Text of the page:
The earliest recording of S.O.S., which has recently surfaced as one half of a two-CD set [Cuneiform Records Rune 360/361] comes 38 years after my first experience of them, the long-playing record Ogun OG400 [CD OGCD 019] from 1975 listened to how-many-times over those years, hundreds at least, some compositions so familiar that my memory whistles along, especially “Country Dance”, the only composition that reappears in total on “Looking For The Next One”. There are other familiars finding their way into the 2-CD program – “Ist” and “Goliath” becoming part of the twenty-five minute long “Suite”, “Where’s Junior” finding itself added to “Up There” and numerous other fragments identifying the repertoire of the trio.

The music tends toward an Englishness, sometimes heraldic, evidence of madrigals, jigs, reels, of choral music and a certain folkiness, described perhaps as lunatic-fringe Celtic. Although all three are southern  born [Devon, Hereford, London], not a touch of Irish or Scottish among them.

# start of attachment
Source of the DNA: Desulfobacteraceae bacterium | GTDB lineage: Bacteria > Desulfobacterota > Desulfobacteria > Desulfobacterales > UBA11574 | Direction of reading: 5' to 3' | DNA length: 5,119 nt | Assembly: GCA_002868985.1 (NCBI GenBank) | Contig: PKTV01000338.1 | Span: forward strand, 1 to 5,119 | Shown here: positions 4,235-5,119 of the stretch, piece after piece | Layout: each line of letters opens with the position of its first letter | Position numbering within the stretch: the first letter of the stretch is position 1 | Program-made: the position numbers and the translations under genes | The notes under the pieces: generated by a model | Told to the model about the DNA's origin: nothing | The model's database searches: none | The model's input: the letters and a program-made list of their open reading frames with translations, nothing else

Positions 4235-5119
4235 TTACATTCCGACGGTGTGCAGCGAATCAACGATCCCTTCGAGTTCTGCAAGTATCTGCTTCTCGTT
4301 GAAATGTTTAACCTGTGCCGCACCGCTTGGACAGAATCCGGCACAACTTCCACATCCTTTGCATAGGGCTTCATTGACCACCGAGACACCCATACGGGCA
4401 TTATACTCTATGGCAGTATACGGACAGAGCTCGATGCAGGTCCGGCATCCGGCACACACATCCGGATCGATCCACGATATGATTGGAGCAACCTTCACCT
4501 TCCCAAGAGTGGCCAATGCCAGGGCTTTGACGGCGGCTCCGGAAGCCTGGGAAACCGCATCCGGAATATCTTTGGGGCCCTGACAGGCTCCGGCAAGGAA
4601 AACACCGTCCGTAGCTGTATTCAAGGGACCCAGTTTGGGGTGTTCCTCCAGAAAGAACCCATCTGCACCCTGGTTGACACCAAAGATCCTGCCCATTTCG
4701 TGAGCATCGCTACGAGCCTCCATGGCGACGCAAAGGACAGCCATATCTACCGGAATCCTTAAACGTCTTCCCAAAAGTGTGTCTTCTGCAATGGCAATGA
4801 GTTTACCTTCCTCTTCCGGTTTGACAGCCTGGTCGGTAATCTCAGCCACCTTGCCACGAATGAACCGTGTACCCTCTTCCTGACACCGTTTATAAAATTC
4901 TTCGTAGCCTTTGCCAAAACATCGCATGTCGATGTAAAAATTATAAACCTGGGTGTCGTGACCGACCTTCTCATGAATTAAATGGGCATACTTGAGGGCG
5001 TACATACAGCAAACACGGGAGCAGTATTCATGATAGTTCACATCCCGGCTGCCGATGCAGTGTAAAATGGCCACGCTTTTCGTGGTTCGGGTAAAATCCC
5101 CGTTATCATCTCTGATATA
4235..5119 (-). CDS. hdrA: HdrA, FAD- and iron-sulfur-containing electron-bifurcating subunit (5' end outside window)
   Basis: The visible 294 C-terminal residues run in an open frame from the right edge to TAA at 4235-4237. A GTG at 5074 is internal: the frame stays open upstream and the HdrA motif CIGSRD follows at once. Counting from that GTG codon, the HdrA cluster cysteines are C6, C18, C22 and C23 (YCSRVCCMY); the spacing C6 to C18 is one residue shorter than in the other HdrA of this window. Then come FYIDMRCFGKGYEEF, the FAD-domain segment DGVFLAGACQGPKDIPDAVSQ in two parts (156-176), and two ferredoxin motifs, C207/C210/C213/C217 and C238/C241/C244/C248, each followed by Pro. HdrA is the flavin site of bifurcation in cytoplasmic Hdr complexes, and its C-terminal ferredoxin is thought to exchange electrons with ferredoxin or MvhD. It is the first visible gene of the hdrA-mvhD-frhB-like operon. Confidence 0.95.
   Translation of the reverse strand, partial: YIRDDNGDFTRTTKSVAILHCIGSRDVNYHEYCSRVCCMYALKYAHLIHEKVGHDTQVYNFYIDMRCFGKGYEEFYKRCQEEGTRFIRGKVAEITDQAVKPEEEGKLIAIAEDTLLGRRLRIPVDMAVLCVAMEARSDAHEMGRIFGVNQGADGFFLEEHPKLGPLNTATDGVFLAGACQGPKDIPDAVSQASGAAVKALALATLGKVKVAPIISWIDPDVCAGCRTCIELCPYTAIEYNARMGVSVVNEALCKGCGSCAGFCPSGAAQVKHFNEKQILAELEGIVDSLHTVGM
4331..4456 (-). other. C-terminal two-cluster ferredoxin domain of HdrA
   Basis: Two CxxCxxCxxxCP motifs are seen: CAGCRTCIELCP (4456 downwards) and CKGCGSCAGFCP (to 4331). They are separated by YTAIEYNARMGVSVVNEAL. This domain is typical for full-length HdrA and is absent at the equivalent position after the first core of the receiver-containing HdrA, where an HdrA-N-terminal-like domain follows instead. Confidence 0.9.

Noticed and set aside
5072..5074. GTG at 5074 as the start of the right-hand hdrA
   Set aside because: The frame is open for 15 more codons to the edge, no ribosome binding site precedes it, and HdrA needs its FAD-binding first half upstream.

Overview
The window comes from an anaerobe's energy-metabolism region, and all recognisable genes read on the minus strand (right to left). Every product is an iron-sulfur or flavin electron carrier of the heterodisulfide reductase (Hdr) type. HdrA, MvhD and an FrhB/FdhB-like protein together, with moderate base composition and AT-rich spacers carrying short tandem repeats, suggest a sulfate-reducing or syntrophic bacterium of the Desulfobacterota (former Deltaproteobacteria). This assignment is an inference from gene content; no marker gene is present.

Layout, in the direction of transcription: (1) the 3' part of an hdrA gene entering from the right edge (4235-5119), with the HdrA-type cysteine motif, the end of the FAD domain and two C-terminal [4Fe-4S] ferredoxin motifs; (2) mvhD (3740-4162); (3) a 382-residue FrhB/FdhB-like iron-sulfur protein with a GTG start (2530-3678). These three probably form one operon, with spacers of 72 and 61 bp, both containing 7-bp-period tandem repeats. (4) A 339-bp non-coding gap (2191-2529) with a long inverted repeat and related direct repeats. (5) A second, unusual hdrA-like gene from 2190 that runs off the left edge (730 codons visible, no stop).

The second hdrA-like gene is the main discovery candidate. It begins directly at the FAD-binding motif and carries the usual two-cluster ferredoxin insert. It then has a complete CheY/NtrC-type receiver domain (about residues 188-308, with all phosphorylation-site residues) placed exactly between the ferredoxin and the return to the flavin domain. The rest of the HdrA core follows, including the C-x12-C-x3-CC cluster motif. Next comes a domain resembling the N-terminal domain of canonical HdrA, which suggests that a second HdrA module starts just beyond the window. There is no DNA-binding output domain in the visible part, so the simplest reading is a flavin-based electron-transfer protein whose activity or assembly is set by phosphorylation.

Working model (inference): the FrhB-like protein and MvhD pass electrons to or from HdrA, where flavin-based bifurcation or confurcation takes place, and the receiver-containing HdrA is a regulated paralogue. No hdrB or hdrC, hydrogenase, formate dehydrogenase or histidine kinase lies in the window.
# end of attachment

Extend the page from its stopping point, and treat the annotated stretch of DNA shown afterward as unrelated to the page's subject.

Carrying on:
Disc Two of “Looking For The Next One” finds the palette of the trio expanded. In concert at the Balver Höhle Jazz Festival on July 27th, 1974, the earliest of the recordings, one can hear three pieces ranging in length from fifteen to twenty-five minutes, allowing the privilege of entering their world of spontaneous creation. A special treat!

Enough words. Check them out for yourself:

“Country Dance” – https://www.youtube.com/watch?v=mhrP9OT7FU4
“Where’s Junior” – https://www.youtube.com/watch?v=qYOJ1tTCN9o

The Birmingham Jazz Concert

Mike Osborne Trio with Harry Miller & Tony Levin

Mike Osborne Trio
Ghosts inhabit my daily journey
– as aging demands. I’ve already chosen the eulogy to be read at my farewell party, an extract from George Bernard Shaw’s “A Splendid Torch”: I want to be thoroughly used up when I die, for the harder I work the more I live. I rejoice in life for its own sake. Life is no “brief candle” for me. It is a sort of splendid torch which I have got hold of for the moment, and I want to make it burn as brightly as possible before handing it on to future generations.